Swim away little fish
Boones Ferry Primary third-graders stood on a dock and took turns passing styrofoam cups filled with baby salmon down the line of students until the last hands touched the cup and released the fish into the Willamette River.
Eight-year-old Caleb Shank's favorite part? "Probably seeing them swim away," Caleb said. "Seeing how they happily swim in the water and have so much space."
Since October, Cindy Krieg's class — along with three other third-grade classes — have had a tank of salmon, which started out just as eggs, in the community space outside of their classrooms. Students were able to learn about and observe the salmon's life cycle before taking turns releasing the fry — salmon in their third stage of life — into the river Thursday, Dec. 14.
"It's kind of neat for them to see that this is where they go and this is how they are going to continue their life cycle," Krieg said.
But this year, out of about 250 eggs the third-grade classes received, many died.
"We have never had so many die at their second stage of their life cycle. We think it had to do with the cloudy water (in the tank)," Krieg said. "We are unsure why this happened, but it hasn't happened before. It is all just part of the cycle of life."
Even so, retired Portland Public Schools science teacher Susan Schenk allowed the classes to walk from school to her home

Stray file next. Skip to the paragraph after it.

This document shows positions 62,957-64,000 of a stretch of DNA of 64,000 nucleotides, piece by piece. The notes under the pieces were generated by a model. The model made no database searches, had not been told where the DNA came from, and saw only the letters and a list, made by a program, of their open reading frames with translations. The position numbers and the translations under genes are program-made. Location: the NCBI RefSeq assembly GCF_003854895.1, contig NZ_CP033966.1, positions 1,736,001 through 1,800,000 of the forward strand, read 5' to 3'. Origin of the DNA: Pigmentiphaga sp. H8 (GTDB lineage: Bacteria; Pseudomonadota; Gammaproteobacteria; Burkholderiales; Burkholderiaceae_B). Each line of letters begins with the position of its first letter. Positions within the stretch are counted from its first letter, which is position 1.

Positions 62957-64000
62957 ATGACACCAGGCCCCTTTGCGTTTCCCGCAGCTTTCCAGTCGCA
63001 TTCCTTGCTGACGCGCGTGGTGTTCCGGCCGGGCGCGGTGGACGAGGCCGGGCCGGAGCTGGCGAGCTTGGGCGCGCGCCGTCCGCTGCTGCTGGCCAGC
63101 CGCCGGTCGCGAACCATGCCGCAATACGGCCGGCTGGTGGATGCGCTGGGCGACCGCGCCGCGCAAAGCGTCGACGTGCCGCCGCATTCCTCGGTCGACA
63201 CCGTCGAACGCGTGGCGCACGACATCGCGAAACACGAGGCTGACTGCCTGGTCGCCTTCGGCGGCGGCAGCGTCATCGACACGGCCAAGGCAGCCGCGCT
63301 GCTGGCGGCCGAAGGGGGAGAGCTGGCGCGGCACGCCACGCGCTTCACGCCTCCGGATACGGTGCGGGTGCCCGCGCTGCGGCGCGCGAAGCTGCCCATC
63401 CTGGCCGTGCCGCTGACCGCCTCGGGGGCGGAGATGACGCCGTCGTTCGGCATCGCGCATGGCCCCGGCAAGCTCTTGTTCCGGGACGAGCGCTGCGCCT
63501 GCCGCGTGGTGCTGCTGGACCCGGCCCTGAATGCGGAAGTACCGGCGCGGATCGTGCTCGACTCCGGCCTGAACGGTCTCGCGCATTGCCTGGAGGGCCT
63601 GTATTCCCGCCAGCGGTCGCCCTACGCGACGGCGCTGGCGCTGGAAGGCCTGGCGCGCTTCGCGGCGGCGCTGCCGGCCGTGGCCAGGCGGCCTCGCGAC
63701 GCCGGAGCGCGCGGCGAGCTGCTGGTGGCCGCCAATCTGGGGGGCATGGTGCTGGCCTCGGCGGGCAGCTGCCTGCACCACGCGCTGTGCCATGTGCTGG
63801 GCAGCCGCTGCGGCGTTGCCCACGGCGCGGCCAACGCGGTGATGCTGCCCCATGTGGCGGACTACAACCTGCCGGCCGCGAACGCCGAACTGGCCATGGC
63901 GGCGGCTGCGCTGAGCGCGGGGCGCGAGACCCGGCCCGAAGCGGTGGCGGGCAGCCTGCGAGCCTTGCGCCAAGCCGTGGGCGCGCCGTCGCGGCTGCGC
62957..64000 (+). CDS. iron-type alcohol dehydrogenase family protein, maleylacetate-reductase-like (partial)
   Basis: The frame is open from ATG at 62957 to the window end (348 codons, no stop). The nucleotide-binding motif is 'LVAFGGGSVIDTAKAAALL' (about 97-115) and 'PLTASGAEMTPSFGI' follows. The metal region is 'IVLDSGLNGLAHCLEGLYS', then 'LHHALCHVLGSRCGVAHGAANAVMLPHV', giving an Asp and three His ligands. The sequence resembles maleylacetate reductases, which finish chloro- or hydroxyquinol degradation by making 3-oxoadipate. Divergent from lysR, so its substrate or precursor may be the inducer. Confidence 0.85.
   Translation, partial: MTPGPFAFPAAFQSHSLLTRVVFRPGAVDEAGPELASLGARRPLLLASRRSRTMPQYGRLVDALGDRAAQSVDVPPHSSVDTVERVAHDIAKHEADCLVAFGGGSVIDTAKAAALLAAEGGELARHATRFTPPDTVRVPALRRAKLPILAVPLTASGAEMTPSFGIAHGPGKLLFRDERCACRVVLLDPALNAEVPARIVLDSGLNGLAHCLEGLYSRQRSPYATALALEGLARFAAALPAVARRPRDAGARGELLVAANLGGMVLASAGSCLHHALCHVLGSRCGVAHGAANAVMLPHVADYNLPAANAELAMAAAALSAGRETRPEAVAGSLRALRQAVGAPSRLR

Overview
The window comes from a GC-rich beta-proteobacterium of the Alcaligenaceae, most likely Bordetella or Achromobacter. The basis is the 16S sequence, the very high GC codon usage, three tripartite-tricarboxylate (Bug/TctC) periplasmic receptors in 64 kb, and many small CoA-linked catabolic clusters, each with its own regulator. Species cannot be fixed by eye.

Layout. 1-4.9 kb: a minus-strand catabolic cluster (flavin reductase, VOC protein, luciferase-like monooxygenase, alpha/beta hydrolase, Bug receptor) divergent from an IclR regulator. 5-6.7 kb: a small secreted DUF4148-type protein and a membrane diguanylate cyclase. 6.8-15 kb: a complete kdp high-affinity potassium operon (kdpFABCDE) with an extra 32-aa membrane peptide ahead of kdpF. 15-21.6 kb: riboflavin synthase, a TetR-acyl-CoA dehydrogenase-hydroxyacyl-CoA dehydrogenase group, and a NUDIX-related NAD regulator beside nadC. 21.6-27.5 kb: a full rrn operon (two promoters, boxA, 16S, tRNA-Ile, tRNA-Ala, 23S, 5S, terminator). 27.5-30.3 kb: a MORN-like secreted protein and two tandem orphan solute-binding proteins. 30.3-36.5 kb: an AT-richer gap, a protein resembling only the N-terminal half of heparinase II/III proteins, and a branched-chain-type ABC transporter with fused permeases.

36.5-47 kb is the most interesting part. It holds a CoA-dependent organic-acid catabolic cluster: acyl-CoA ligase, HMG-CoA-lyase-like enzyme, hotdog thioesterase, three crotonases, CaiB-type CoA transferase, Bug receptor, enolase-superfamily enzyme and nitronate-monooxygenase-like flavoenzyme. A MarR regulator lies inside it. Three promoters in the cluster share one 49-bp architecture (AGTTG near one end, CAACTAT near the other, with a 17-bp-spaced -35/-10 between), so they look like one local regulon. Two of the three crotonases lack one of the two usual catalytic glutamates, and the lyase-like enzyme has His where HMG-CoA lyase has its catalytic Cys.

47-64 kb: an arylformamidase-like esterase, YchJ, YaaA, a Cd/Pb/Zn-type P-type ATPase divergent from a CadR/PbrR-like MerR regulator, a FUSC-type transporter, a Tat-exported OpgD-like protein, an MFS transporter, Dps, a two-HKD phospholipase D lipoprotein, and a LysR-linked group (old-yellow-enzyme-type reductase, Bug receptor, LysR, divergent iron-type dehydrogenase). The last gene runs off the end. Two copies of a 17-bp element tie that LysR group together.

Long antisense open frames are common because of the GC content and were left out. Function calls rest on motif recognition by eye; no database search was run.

to release the salmon wfrom her dock in Wilsonville.
"I just think its a very exciting project — we love the river ourselves," Schenk said. "This way, over 100 kids get to actually put their hand into the river and recognize the resource that's here."
As part of the common core, Krieg said students learn about organisms and their life cycles, and said salmon provide a good example.
Earlier in the year, third-graders were able to take a field trip to Bonneville Dam where the classes observed how the salmon swam up the fish ladders to spawn.
But because of the ash and fire from the Eagle Creek Fire, students weren't able to see as much.
"They get to see how the salmon have to fight their way to go back to where they want to spawn so they love it; it's a way for them to see how an organism starts from an egg and it moves on to its different stages...and how the environment affects them," Krieg said. "They saw that with the problem of the fire and they learned the different hazards or threats to the salmon, whether it be that the water gets too warm or if there's a bear or predators out there."
Aside from observing the salmon in the tank during class, students were also able to become experts in the different stages of the salmon's life cycle. They split up into groups and researched information to create posters to share with the class.
"I think this is a thing that makes it really interesting for them because they get hands-on and they can teach; they love teaching others about what they know," Krieg said. "It's a good way to experience the life cycle of an animal. They can see so many parts of it and we try to use that to have them relate it to other things in life: how the life cycle is of different animals and people."